The Olympic Park

This time two year ago, Londoners were panicking with excitement (or disappearing out of the country on holiday). My beloved adopted city was gearing up for the spectacle of the Olympics & the world watching how our venues and transport coped with the international onslaught of visitors. Was it going to be a train wreck – that is if us commuters were even able to get onto the trains – or a spectacular success?

Luckily it was utterly fantastic. The streets overran with an unusual level of British pride – union jacks hanging from every second lamp post (even Nelson had his), the rest resplendent with Olympic rings – competitive spirits were high and the joy of getting to watch so many world-class athletes give it their all was awe-inspiring. (Oh, and commuting was an absolute dream).

We were extraordinarily lucky to get diving tickets via the balloting system, cheer my fellow Kiwis on at the infamous Kiwi House (let’s not mention that BBQ/incident/thing) and experience the euphoric atmosphere that permeated everything. Slightly more subdued, but no less exciting were the Paralympics. And who could have thought that athletes such as Ussain Bolt, Mo Farah, Jessica Ennis, Oscar Pistorius and Tom Daly to name but a few, could be escalated to almost rockstar status for the next six months. What an experience.

Two years on, many exclamations of “oh, we must have a look at the Olympic Park” and a cross London Sofa search, finding ourselves with a spare hour or two in Stratford we decided a stroll to the Olympic Park was far overdue. Now free for the public to enter and wander around, families buzz through the landscaped attractions and there are huge plans afoot for the structures punctuating the horizons.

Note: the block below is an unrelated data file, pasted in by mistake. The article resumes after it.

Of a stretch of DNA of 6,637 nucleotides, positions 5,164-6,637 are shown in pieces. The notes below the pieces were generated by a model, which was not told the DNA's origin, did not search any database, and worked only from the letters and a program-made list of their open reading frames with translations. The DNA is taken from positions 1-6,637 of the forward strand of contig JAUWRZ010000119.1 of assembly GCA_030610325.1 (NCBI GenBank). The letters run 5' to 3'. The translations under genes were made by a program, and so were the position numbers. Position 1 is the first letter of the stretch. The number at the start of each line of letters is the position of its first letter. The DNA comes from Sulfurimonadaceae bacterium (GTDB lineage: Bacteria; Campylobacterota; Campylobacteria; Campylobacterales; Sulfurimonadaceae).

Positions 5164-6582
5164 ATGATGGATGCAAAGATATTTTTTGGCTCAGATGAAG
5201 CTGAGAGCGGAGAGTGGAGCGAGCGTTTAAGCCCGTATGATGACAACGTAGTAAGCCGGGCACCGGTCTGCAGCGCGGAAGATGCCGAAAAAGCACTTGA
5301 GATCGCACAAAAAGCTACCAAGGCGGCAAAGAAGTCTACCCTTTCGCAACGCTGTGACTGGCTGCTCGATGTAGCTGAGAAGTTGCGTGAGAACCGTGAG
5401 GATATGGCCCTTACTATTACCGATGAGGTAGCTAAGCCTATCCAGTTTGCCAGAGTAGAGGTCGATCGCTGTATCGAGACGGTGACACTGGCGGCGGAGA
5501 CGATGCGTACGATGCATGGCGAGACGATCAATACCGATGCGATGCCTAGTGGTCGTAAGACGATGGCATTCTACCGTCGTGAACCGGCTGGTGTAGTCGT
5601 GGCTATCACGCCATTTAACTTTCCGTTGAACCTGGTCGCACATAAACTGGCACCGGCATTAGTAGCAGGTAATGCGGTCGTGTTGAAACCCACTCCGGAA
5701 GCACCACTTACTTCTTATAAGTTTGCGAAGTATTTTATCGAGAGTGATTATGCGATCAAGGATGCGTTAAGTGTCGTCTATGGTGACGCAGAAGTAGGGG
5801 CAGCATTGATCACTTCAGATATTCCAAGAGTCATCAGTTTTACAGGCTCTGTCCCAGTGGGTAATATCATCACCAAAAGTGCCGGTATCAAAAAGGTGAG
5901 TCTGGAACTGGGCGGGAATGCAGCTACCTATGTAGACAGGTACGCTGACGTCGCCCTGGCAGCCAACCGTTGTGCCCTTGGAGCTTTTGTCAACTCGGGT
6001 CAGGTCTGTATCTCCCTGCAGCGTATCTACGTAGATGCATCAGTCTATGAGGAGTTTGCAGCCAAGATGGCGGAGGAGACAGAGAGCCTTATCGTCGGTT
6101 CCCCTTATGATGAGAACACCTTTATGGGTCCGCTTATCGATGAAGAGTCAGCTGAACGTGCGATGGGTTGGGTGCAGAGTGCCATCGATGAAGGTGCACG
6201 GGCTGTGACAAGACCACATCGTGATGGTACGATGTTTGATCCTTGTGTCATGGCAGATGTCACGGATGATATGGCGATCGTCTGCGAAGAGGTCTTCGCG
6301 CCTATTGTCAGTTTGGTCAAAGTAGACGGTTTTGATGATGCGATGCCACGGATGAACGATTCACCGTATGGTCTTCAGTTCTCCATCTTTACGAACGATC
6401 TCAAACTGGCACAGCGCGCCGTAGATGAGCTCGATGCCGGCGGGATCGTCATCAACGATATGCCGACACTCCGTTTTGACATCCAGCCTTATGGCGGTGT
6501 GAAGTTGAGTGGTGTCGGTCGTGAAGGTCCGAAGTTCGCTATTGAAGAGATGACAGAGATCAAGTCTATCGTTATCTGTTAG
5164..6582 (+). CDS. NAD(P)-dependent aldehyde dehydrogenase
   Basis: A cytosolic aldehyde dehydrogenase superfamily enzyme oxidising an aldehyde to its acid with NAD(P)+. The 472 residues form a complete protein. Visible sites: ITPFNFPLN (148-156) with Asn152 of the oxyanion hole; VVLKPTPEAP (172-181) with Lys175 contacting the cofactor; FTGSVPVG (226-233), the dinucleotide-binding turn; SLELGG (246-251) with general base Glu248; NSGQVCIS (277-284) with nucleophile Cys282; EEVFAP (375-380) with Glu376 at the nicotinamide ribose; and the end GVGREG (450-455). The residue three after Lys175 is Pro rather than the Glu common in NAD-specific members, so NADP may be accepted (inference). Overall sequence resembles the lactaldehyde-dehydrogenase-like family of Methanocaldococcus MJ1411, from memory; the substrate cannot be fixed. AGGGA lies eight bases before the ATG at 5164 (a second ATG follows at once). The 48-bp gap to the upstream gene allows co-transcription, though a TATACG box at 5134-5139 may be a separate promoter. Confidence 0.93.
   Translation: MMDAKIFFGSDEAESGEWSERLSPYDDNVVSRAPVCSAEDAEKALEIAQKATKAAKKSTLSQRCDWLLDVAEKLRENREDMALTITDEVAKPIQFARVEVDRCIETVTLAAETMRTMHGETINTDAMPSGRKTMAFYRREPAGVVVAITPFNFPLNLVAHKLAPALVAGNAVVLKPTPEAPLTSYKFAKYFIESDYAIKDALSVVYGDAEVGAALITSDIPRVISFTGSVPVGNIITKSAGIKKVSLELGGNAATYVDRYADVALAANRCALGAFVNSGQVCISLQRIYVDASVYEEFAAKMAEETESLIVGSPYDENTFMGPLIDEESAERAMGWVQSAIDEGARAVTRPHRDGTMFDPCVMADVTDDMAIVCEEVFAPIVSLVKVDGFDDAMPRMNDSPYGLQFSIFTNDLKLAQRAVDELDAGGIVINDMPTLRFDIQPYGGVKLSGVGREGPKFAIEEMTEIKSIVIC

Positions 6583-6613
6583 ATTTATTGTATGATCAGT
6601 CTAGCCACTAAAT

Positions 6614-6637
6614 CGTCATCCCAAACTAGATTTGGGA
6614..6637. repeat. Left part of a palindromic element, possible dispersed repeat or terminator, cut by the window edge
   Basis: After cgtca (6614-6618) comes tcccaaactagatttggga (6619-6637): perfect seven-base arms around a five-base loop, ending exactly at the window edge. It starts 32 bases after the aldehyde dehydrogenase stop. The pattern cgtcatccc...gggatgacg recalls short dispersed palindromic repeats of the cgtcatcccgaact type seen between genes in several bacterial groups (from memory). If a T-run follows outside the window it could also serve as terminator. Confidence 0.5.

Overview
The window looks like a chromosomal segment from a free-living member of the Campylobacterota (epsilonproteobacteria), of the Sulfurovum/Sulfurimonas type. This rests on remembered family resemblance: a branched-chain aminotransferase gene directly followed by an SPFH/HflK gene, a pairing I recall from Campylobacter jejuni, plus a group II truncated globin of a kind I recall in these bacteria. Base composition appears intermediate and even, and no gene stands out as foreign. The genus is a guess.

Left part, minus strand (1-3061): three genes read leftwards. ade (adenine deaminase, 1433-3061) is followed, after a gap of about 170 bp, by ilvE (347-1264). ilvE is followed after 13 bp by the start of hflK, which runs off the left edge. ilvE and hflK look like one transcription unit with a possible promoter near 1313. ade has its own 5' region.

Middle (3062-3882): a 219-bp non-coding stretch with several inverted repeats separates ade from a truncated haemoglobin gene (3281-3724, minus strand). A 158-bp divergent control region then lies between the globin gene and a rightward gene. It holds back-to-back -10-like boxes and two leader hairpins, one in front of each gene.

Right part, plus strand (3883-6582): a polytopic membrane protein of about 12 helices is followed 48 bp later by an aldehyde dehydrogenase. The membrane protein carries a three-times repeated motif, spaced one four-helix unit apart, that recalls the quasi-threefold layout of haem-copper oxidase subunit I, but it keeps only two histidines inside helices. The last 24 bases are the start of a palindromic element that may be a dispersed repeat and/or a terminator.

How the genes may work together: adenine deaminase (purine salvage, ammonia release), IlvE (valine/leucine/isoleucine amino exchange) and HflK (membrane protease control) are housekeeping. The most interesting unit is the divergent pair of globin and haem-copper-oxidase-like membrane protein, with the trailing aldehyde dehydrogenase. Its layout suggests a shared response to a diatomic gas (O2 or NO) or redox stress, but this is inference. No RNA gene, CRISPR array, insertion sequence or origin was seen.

Couples picnic on the banks of the canal in amongst wild flowers, gossiping teens recline in ginormous sunbeds and elderly people stroll arm in arm through the sweet gardens. Kids monkey up a huge climbing wall, run pell-mell through fountains, scrape the skating bowl and swim through Olympic pools.


We wandered the circumference of the main stadium, walking down memory lane, taking our time to peruse the changes and enjoy the sunshine before we ended up near the canals again, turning tail for home. We’re going to need a planned return trip – Mr Kiwi is especially keen to practice his bombing diving technique and compare it to those who we watch in the Olympic Diving.

What strikes me is the stark contrasts of the East End – crumbling quayside Victorian factories flanked with shining pillars of sky scrapers – all glimpsed from our meander.

The anorak in me couldn’t resist a touch of tube geekery – these DLR cycle racks. If you’re going to make something fuctional, why not make it fun as well?


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